New York City Theater
NY City Center Stage I
“He’s the most interesting mess we’ve had,” says the headmaster at Thomas More Preparatory School, a fancy Catholic enclave somewhere in New Hampshire. The “mess” he’s talking about is Jim Quinn, fictional avatar of John Patrick Shanley, the prize-winning author of “Doubt” and “Moonstruck.” In the Manhattan Theater Club production of “Prodigal Son,” an absorbing, occasionally tangential play about the self-absorbed Quinn, Shanley tells of his own life as a teenager, the years between 15 and 18 that sowed the seeds of his later career.
As played by the astounding Timothée Chalamet, Quinn is a young man beset by his own intelligence and self-imposed isolation. “I wish I was the master of my fate,” he says, knowingly misquoting William Ernest Henley’s “Invictus.” (The line is “I am the master of my fate / I am the captain of my soul.”)
Brilliant as he is, Quinn is a handful, beating up other students, drinking, smoking, talking back. He’s a teenager in extremis, a creative, capricious student threatened with expulsion for his bad behavior and cavalier attitude towards studies.
Taken under his wing by English professor Alan Hoffman, Quinn cannot show gratitude even to him. ”Why should I change when I don’t know who I am?” he asks. “I like things I never thought of.”
His roommate, Carl, son of the school’s headmaster, is not only as inhibited as Quinn is outgoing, but comes from a different world. Carl is privileged, Quinn is a Bronx boy at More Prep on a scholarship. “I’m a beggar in the dark,” he says, with the merest taste of self-pity.
Shanley doesn’t force us to like his doppelganger; rather, he concentrates so much on his eccentricities that other plot lines muddy the waters. Take the headmaster’s wife, who tutors Quinn. Her liking him, we learn, has something to do with the death of the son she and her husband had.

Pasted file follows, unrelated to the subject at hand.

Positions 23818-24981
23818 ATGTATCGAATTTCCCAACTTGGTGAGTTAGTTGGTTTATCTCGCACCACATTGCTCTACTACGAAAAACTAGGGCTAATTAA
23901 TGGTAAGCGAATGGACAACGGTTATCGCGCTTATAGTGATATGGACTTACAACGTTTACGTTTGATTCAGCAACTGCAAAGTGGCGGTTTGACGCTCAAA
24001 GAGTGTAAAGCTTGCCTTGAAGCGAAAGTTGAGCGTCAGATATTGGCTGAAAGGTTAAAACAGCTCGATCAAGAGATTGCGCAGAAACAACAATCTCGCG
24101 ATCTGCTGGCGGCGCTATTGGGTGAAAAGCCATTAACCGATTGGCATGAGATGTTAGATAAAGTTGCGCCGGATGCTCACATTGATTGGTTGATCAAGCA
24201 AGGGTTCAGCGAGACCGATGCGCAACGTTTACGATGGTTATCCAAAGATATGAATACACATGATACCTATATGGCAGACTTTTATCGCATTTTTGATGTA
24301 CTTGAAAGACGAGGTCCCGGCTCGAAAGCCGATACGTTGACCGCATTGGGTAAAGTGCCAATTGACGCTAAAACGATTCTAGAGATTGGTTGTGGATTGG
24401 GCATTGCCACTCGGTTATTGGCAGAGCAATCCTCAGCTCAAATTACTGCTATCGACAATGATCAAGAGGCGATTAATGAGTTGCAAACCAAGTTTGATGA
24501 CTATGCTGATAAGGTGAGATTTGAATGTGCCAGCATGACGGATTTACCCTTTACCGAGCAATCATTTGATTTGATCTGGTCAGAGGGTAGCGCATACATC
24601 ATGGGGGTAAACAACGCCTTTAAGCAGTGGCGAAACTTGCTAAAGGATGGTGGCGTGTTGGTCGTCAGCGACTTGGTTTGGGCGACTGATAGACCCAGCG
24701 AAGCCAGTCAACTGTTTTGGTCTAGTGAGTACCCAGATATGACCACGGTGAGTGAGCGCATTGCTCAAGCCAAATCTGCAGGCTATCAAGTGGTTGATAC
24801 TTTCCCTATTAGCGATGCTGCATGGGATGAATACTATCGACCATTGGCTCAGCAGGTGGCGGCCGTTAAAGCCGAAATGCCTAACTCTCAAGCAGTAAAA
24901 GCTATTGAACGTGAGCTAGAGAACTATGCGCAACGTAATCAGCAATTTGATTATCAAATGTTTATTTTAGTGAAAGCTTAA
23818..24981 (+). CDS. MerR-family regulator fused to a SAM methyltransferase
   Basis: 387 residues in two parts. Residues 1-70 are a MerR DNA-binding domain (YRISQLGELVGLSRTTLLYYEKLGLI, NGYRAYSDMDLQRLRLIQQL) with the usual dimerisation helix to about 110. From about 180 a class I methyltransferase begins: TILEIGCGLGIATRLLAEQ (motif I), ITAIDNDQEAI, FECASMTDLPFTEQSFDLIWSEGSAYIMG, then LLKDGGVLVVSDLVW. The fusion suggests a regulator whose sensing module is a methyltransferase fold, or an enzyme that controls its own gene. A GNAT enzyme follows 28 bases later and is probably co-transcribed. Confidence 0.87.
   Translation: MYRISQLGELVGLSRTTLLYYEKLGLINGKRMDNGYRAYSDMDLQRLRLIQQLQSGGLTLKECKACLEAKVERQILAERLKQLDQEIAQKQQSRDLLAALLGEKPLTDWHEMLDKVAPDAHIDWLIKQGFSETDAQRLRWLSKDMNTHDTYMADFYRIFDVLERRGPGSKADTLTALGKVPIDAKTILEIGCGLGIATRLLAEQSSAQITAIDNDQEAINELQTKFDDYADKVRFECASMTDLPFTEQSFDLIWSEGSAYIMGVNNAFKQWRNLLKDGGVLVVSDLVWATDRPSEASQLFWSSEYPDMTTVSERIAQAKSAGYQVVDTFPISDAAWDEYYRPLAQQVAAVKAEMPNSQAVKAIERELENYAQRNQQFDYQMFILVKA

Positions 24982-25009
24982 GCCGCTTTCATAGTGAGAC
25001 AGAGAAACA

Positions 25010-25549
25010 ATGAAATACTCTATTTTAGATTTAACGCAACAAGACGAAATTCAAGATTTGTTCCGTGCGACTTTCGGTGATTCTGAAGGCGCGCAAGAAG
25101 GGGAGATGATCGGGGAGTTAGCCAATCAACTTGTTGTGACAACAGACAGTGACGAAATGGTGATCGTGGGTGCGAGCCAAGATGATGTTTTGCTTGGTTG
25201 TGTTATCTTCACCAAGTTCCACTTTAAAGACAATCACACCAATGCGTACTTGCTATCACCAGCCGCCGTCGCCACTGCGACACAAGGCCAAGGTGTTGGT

Quinn is obviously a substitute for the dead son, an imposed twist that threatens to derail the play, as does a side issue with Hoffman that leads to an act of revenge. Neither track is developed, making them appear gratuitous.
Chalamet charms as he repels, capturing Quinn’s rebelliousness as well as his frustration and sensitivity. As he matures, so do his stance, his voice, his growing consciousness Robert Sean Leonard as Hoffman, David Potters as the headmaster and Chris McGarry as the roommate look and sound as if they’ve lived at More Prep all their lives. As the headmaster’s wife, Annika Boras struggles with a role that promises more than it delivers.
As directed by Shanley, the pace is sluggish and the waits between scenes are over-long. Santo Loquasto’s set, Natasha Katz’s lighting and Jennifer von Mayrhauser’s costumes set the mood of a posh yet remote country estate, something out of Chekhov. Moody, too, is the music by Paul Simon (of Simon and Garfunkel).
As forerunner to his growth as a writer tormented by religion, sex and hypocrisy, Shanley has penned a sharp and affecting portrait of a mind that’s way ahead of the body in which it resides. “Prodigal Son” may be, at times, shallow and slight, but it is undeniably riveting.
--David A. Rosenberg
Feb. 28, 2016